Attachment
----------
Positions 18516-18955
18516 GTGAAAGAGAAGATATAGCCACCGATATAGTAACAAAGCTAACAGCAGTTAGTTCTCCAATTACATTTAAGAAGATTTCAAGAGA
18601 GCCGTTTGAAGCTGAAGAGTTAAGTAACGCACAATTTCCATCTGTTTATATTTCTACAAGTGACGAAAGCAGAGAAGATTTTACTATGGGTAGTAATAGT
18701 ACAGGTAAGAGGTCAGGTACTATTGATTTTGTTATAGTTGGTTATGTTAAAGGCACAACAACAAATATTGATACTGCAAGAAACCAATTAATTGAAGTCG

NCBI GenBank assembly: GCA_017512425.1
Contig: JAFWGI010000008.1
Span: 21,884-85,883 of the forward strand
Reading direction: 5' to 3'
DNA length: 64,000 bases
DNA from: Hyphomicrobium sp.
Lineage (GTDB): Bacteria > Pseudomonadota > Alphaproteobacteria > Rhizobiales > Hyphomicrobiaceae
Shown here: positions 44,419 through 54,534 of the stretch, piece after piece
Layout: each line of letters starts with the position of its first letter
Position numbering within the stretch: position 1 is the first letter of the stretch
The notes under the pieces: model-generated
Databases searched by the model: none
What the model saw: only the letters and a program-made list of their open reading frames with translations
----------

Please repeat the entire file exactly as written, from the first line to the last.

Positions 18516-18955
18516 GTGAAAGAGAAGATATAGCCACCGATATAGTAACAAAGCTAACAGCAGTTAGTTCTCCAATTACATTTAAGAAGATTTCAAGAGA
18601 GCCGTTTGAAGCTGAAGAGTTAAGTAACGCACAATTTCCATCTGTTTATATTTCTACAAGTGACGAAAGCAGAGAAGATTTTACTATGGGTAGTAATAGT
18701 ACAGGTAAGAGGTCAGGTACTATTGATTTTGTTATAGTTGGTTATGTTAAAGGCACAACAACAAATATTGATACTGCAAGAAACCAATTAATTGAAGTCG

NCBI GenBank assembly: GCA_017512425.1
Contig: JAFWGI010000008.1
Span: 21,884-85,883 of the forward strand
Reading direction: 5' to 3'
DNA length: 64,000 bases
DNA from: Hyphomicrobium sp.
Lineage (GTDB): Bacteria > Pseudomonadota > Alphaproteobacteria > Rhizobiales > Hyphomicrobiaceae
Shown here: positions 44,419 through 54,534 of the stretch, piece after piece
Layout: each line of letters starts with the position of its first letter
Position numbering within the stretch: position 1 is the first letter of the stretch
The notes under the pieces: model-generated
Databases searched by the model: none
What the model saw: only the letters and a program-made list of their open reading frames with translations